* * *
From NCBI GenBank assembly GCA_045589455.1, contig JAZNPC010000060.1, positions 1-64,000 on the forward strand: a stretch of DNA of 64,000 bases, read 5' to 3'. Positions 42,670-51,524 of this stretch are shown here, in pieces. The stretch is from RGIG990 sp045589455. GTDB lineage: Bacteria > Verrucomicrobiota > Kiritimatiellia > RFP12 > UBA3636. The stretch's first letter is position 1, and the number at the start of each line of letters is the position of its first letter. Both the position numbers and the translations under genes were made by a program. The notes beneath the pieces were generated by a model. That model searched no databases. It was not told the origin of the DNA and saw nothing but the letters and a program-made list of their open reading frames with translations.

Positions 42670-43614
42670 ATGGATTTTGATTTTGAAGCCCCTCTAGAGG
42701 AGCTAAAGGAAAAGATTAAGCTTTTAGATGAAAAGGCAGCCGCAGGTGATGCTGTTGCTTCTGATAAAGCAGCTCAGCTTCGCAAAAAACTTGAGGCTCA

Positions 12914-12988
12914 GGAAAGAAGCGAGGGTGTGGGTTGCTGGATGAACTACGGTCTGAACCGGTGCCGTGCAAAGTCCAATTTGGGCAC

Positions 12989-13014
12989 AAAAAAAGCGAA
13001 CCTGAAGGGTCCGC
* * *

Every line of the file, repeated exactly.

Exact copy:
From NCBI GenBank assembly GCA_045589455.1, contig JAZNPC010000060.1, positions 1-64,000 on the forward strand: a stretch of DNA of 64,000 bases, read 5' to 3'. Positions 42,670-51,524 of this stretch are shown here, in pieces. The stretch is from RGIG990 sp045589455. GTDB lineage: Bacteria > Verrucomicrobiota > Kiritimatiellia > RFP12 > UBA3636. The stretch's first letter is position 1, and the number at the start of each line of letters is the position of its first letter. Both the position numbers and the translations under genes were made by a program. The notes beneath the pieces were generated by a model. That model searched no databases. It was not told the origin of the DNA and saw nothing but the letters and a program-made list of their open reading frames with translations.

Positions 42670-43614
42670 ATGGATTTTGATTTTGAAGCCCCTCTAGAGG
42701 AGCTAAAGGAAAAGATTAAGCTTTTAGATGAAAAGGCAGCCGCAGGTGATGCTGTTGCTTCTGATAAAGCAGCTCAGCTTCGCAAAAAACTTGAGGCTCA

Positions 12914-12988
12914 GGAAAGAAGCGAGGGTGTGGGTTGCTGGATGAACTACGGTCTGAACCGGTGCCGTGCAAAGTCCAATTTGGGCAC

Positions 12989-13014
12989 AAAAAAAGCGAA
13001 CCTGAAGGGTCCGC